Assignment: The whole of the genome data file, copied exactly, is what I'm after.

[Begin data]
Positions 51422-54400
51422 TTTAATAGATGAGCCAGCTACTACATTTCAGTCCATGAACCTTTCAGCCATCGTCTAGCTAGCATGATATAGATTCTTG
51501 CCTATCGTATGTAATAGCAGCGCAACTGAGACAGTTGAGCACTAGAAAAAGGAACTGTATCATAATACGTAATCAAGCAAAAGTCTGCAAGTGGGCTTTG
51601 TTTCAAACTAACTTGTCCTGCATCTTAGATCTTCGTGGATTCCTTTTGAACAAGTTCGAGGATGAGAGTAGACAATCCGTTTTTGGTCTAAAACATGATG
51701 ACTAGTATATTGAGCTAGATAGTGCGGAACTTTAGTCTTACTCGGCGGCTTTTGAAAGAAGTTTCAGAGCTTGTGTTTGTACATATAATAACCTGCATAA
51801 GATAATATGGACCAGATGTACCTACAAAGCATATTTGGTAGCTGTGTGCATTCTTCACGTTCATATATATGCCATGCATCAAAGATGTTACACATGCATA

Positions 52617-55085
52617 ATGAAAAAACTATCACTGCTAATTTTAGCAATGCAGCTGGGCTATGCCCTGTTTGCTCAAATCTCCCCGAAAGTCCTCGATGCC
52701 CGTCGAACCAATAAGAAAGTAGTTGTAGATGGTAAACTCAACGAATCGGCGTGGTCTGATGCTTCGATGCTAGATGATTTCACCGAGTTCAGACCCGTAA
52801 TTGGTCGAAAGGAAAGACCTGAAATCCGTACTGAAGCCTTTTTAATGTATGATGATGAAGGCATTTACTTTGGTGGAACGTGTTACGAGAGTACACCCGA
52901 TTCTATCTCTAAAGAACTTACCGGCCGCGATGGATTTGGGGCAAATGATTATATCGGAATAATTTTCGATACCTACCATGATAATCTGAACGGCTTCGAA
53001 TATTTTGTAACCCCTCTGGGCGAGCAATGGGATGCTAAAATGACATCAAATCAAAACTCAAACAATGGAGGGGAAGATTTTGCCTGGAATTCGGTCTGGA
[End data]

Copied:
Positions 51422-54400
51422 TTTAATAGATGAGCCAGCTACTACATTTCAGTCCATGAACCTTTCAGCCATCGTCTAGCTAGCATGATATAGATTCTTG
51501 CCTATCGTATGTAATAGCAGCGCAACTGAGACAGTTGAGCACTAGAAAAAGGAACTGTATCATAATACGTAATCAAGCAAAAGTCTGCAAGTGGGCTTTG
51601 TTTCAAACTAACTTGTCCTGCATCTTAGATCTTCGTGGATTCCTTTTGAACAAGTTCGAGGATGAGAGTAGACAATCCGTTTTTGGTCTAAAACATGATG
51701 ACTAGTATATTGAGCTAGATAGTGCGGAACTTTAGTCTTACTCGGCGGCTTTTGAAAGAAGTTTCAGAGCTTGTGTTTGTACATATAATAACCTGCATAA
51801 GATAATATGGACCAGATGTACCTACAAAGCATATTTGGTAGCTGTGTGCATTCTTCACGTTCATATATATGCCATGCATCAAAGATGTTACACATGCATA

Positions 52617-55085
52617 ATGAAAAAACTATCACTGCTAATTTTAGCAATGCAGCTGGGCTATGCCCTGTTTGCTCAAATCTCCCCGAAAGTCCTCGATGCC
52701 CGTCGAACCAATAAGAAAGTAGTTGTAGATGGTAAACTCAACGAATCGGCGTGGTCTGATGCTTCGATGCTAGATGATTTCACCGAGTTCAGACCCGTAA
52801 TTGGTCGAAAGGAAAGACCTGAAATCCGTACTGAAGCCTTTTTAATGTATGATGATGAAGGCATTTACTTTGGTGGAACGTGTTACGAGAGTACACCCGA
52901 TTCTATCTCTAAAGAACTTACCGGCCGCGATGGATTTGGGGCAAATGATTATATCGGAATAATTTTCGATACCTACCATGATAATCTGAACGGCTTCGAA
53001 TATTTTGTAACCCCTCTGGGCGAGCAATGGGATGCTAAAATGACATCAAATCAAAACTCAAACAATGGAGGGGAAGATTTTGCCTGGAATTCGGTCTGGA